8. Muckaluck

    Muckaluck

    Oct 11, 2005
    Whitby, Ontario
    I bet those guitar players were the kids who'd go over to peoples houses and impulsivly push every button in the house.

    Having no impulse control can get people into beneficial situations and crappy situations. The scenario you describe seems like a crappy situation.

    Sounds like your guitar player has yet to exit out of Freud's anal stage.
     
  9. kurtwash

    kurtwash

    May 21, 2007
    If you're just trying to get people dancing, that extra gui**** is one too many.
     
  10. Pacman

    Pacman Layin' Down Time Staff Member Gold Supporting Member

    Apr 1, 2000
    Omaha, Nebraska
    Endorsing Artist: Roscoe Guitars, DR Strings, Aguilar Amplification
    I feel for the OP - when the dance floor is packed, and booties are shaking, the crowd is sacred. You are there to serve them, not the other way around. No question in my mind your guitar player drove them off the floor.

    It's a sin to do that.
     
  11. People arn't going to stay on the dance floor for a song like Free Bird, it's not really a dancing tune.

    Also, sometimes you gotta drive the bus, some times you ride. If your driving and the people are leaving the dance floor, then maybe it's time to change direction. Don't forget you can play a little bass solo to keep the crowd dancing.

    As for the whole lights out process may have been a good idea at the time, just needs a little work.
     
  12. I second DudeistMonk's remarks. It doesn't sound so bad.
    As an audience member, I like to see people dancing. But I
    also like to see a little musical virtuosity. I'd say it's good
    to throw in a few tunes to show off a little. You gotta give
    something to those stoners leaning on the wall who don't
    dance. And the dancers get a break to rest their booty so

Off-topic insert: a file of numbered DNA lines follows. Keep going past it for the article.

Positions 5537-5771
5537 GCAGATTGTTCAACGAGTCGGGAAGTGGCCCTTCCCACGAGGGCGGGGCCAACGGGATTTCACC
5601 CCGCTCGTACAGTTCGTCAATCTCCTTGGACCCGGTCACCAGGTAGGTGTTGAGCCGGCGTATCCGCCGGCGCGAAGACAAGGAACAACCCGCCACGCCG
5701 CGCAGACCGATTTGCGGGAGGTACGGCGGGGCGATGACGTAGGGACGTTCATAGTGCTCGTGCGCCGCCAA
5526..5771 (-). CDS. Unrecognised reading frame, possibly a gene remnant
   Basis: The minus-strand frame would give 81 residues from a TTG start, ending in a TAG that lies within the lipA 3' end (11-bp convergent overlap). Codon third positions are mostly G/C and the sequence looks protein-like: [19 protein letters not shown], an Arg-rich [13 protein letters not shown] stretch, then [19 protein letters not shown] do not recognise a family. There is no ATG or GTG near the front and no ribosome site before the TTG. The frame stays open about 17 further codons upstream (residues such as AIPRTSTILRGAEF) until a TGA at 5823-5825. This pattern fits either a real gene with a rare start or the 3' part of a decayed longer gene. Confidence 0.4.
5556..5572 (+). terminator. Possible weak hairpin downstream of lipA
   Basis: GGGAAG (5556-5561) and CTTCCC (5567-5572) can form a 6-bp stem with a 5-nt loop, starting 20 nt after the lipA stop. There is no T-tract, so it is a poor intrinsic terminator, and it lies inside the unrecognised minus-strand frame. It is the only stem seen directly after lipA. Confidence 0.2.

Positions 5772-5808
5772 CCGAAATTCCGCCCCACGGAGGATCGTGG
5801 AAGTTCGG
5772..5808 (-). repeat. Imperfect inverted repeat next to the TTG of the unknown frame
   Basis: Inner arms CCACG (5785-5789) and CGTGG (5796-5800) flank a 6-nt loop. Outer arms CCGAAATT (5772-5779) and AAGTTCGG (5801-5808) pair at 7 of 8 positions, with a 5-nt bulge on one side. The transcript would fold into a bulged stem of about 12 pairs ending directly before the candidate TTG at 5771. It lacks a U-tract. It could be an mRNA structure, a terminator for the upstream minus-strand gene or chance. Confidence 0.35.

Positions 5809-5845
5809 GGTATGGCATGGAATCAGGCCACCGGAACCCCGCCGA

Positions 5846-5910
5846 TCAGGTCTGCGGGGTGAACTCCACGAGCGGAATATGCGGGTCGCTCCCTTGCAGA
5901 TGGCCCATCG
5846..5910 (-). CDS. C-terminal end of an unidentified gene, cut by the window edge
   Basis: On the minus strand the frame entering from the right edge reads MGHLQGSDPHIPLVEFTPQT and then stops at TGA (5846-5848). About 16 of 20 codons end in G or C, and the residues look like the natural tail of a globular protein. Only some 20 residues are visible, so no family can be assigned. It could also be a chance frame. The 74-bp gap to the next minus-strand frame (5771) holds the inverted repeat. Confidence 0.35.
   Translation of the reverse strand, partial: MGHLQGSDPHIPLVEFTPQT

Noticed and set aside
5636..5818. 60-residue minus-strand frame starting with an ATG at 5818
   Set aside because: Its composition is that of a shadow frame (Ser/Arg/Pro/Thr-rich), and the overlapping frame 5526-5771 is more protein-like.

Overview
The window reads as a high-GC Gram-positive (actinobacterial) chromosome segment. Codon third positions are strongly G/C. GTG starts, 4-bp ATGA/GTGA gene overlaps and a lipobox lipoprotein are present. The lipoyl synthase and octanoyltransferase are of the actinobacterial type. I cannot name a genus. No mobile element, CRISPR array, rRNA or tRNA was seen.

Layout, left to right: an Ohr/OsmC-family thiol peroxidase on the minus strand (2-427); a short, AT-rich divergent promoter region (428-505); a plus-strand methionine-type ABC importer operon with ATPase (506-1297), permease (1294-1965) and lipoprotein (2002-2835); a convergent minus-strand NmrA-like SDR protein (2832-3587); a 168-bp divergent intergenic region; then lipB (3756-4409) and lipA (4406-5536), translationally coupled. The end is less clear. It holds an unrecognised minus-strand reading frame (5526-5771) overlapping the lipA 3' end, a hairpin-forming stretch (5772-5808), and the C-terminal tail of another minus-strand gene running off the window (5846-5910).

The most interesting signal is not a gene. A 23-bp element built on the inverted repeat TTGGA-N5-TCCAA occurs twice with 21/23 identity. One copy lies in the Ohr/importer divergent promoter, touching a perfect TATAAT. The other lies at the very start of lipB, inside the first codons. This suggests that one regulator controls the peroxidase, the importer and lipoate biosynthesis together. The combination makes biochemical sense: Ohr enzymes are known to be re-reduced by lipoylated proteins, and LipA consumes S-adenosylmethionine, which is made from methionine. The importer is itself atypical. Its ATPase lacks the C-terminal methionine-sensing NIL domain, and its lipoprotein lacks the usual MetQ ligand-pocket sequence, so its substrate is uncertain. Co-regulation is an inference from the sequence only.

they can come back and shake it in full force. :p
     
  13. Steve

    Steve

    Aug 10, 2001
    +1
    You can build an entire career on that little piece of wisdom
     
  14. duff beer

    duff beer

    Dec 2, 2007
    Winnipeg
    You have learned well, Grasshopper.
     
  15. StyleOverShow

    StyleOverShow Still Playing After All These Years Gold Supporting Member

    May 3, 2008
    Hillsdale, Portland
    In the grand scale of things, the glowing guitar and the dirty knees will work with some audiences and not with others. The 'show biz' side of our art is to be able to tell when to play for the crowd and when to play for ourselves.

    I do mostly straight ahead these days (with a fretted bass to boot - some frowns but F**K em) but when I play with my dance band (24/7) its all about making the audience feel good and get out there on the dance floor.

    Sometimes you just want to play with your toys!
     
  16. Pacman

    Pacman Layin' Down Time Staff Member Gold Supporting Member

    Apr 1, 2000
    Omaha, Nebraska
    Endorsing Artist: Roscoe Guitars, DR Strings, Aguilar Amplification
    I would hope after 25 years something's sinking in....
     
  17. Sorry, that one confused me. I wasn't speaking of a bass solo. I was speaking of a guitarist.
     
  18. You must be kidding!

    On weekend nights when I'm not playing, my wife and I often go to check out other bands and new clubs. I don't ever remember asking her:

    "Honey, would you like to go out and dance to some bass solos in the solitary glow of some a**hole's guitar?"

    Bluesy Soul :rolleyes:
     
  19. TBird1958

    TBird1958 As a matter of fact....I am your Queen! Staff Member

    Mar 13, 2008
    Seattle Washington
    Endorsing Artist Mike Lull T Bass pickups
    To the OP I feel for you, hopefully you can find some other adults to make music with.
    A definate +1 to Pacman, very well said Sir!
     
  20. Pacman

    Pacman Layin' Down Time Staff Member Gold Supporting Member

    Apr 1, 2000
    Omaha, Nebraska
    Endorsing Artist: Roscoe Guitars, DR Strings, Aguilar Amplification
    Everybody goes through gigs like this, too.

    I remember doing a gig with a singer/songwriter that I really liked playing with in Atlanta. The gig was at a place called Fuzzy's, which is THE place to play for other musicians in Atlanta (at least it was). Well, less than halfway through the gig (which was less than packed), the guitar player just starts shredding all over everything - no taste, no sensitivity, just vomiting notes everywhere. This lasted the rest of the night. At the end of the next to last set, I already knew that I'd never play with the guitar player again - and I never did.